Article by Sheryn Gung
First published in Insight Magazine May 2011. www.insightmagazine.com.au
“What about you? Got a nice boy interested in you yet?”
I sighed. “No Matt, not yet. I’m only ever here or at home.”
Onto the next pot. I tried to hide my sulking as I worked, scooping soil and poking holes. I had never even held my lips to a boy, much less slept with one. I didn’t know how some girls did it – reached graduation and went, “Oh, I have to lose my virginity and sleep with someone,” and off they went to Schoolies and got drunk and spent the night with some boy who would never love them.
I didn’t speak much about romance or even boys I liked. I’d promised myself when I was thirteen that I’d wait for someone worthwhile, but who was this worthwhile person and when would he come? No one had asked me out in high school and I didn’t get much of a chance to meet new people now that I was working full-time.
Alex had dated Jarrod Grayson in Year 11 and slept with him. I remember her running up to me at the lockers, beaming and whispering to me the secret I’d already suspected. It was the first time for both of them. What do you say in those circumstances? Congratulations? How does it feel to be a real woman? Did it hurt? I couldn’t remember how I’d actually responded, but I remembered the distinct weight in my gut – the fear that I was losing a best friend to more worldly, adult interests.
Preparing a pot of daffodils and bearded irises, my mind wandered over to Chrissie. Chrissie! Chrissie is still a virgin! At least that made two of us. I doubted if her parents would ever let her date anyone until she was thirty-two, and even then, he’d have to be Chinese and an accountant or IT specialist.
Are there still twenty year-old virgins? Thirty year-old virgins, even?
* * * * *
The “Birds and the Bees” talk that most parents give their children (except for my dear mother, who gave me a Johnson & Johnson’s booklet on menstruation and sanitary pads) is enough to make most adults clear their throats and writhe in discomfort. As much as teenagers wince to think that their parents had to have sex to conceive them, most parents don’t want to acknowledge that there is a time when their young adults will be engaging in sexual relations.
Through the barrage of questions about falling pregnant, contraception and bodily changes, there is inevitably a handful of questions that make adults stop and think carefully about their responses. One such question is, “When do you think is a good age to lose your virginity?”
Reports are rife about teenage pregnancy and how adolescents are “doing it” from a much earlier age nowadays. While I don’t personally believe this (and my fourteen and a half years of experience in working with children and teenagers supports my understanding), the peer pressure to have sex, whether it’s to fit in or not appear frigid or to stop your boyfriend from dumping you, is just as valid now as it was decades ago.
Teenagers need to know that it’s not embarrassing or shameful to wait until they’re older to experience their “first time.” On the contrary, a certain amount of inner strength and dignity is required to make a decision like this in the face of peer pressure and hormones!
I regularly say to parents that self-esteem is the greatest gift they can give their child. Using self-esteem as a launching pad, parents and mentors may want to suggest that waiting to have sex is not necessarily about abstaining until marriage, but acknowledging that you deserve to share a special moment in your life with someone who truly loves and reveres you. For some, this moment may come at an early age. For many others, it will be later in life.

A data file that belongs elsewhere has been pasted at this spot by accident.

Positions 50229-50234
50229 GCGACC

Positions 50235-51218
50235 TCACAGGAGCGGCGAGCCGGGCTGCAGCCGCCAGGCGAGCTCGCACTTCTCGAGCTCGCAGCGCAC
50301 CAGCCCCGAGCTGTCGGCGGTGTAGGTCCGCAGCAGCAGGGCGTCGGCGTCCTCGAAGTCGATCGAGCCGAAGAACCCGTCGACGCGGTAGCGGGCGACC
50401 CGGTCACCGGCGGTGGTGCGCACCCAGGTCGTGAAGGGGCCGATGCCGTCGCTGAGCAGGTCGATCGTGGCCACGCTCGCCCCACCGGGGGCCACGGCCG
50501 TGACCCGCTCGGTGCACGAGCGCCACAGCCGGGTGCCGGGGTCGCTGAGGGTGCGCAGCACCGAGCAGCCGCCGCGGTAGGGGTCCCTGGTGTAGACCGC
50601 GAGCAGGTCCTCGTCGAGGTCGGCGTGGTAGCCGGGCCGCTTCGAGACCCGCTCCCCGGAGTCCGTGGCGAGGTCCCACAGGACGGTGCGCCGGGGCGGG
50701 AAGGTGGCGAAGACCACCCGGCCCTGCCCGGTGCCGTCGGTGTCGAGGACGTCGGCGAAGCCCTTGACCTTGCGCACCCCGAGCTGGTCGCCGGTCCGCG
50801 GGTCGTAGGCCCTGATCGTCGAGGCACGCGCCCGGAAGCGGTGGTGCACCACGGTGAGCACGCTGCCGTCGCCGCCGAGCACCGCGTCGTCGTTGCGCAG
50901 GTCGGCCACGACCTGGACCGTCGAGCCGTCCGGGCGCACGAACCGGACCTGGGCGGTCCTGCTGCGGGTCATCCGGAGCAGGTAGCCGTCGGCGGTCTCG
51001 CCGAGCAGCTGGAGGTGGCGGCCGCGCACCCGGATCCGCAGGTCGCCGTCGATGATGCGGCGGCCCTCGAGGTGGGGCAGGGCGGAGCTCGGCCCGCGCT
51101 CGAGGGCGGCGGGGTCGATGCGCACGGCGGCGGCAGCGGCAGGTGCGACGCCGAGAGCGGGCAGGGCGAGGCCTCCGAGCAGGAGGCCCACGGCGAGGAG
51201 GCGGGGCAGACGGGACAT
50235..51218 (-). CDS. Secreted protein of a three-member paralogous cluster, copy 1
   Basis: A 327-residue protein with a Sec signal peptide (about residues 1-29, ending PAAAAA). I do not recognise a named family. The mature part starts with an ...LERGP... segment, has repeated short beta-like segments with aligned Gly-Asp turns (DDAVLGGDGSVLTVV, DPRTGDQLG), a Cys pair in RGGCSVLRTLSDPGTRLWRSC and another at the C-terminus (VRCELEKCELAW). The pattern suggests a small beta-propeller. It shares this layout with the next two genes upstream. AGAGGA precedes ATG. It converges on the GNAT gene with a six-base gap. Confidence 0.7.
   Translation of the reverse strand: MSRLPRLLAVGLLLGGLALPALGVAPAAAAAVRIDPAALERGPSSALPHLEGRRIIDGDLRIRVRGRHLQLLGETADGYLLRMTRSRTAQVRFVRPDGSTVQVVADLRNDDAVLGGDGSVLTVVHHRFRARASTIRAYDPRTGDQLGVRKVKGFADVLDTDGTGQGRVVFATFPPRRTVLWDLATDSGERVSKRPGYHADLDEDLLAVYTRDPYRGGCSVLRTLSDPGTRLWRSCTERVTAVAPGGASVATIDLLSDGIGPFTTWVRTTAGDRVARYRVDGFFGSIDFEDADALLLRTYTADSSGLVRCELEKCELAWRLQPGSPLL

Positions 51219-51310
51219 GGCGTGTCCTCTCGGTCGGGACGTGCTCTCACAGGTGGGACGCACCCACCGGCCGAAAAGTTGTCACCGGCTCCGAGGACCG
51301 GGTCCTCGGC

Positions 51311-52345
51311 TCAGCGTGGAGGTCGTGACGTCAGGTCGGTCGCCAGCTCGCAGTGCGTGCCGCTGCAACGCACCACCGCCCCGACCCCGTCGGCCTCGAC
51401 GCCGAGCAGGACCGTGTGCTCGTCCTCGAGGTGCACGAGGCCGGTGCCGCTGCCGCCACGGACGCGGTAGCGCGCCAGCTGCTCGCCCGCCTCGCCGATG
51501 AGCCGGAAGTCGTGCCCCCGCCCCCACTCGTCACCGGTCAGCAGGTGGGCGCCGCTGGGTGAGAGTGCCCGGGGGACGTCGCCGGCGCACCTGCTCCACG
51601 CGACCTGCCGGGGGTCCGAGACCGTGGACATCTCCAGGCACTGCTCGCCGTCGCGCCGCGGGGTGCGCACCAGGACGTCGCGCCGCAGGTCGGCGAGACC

Having developed a strong bond of trust with some pre-teen students in my Crystal Girls Club, they once asked me to take them through sex ed, which is definitely different topic from what I usually teach the girls! I obliged (although I addressed it from an alternative angle of moon cycles and natural remedies for period pain). When they started griping about some of their precocious friends, I explained that while they might attract a lot of male attention at this stage for their skimpy clothing and make-up, they will, as adults, start looking for decent guys to have long term relationships with. And the truth of the matter is, decent guys – honest, respectful and loving – generally do not want to settle down with girls who have had many sexual partners. As Zac Efron quips in “17 Again”, “How do you expect boys to respect you if you don’t respect yourselves?”
Then came the big question. Brimming with innocence, the girls asked, “Sheryn, when do you think is a good age to lose your virginity?” After a thoughtful pause, I turned it back on them to garner their responses. Thankfully, Lindsay Lohan, Paris Hilton and co, hadn’t seemed to have made their mark on these impressionable young souls in terms of premature sexuality: the general consensus was around the age of seventeen or eighteen years old, and the best answer that their parents would want to hear also popped up: Never! My response to the girls? Regardless of gender, it’s whatever age you feel mature enough to handle the emotional side of a committed relationship.
And for some people, this age may be twenty or thirty or older.
Excerpt in this article from “The Autumn Year”, used with permission from EarthDream Publishing.
Sheryn Gung specialises in the Children of the New Earth and their Ascension. She is the author of “The Autumn Year”, a self-development novel with strong spiritual and environmental themes, written for Crystal and Indigo Children in their teens and early 20s. Sheryn is also a natural health practitioner and a TV presenter, currently working on a mainstream international project about spirituality and enlightenment. Visit www.EarthDream.com.au.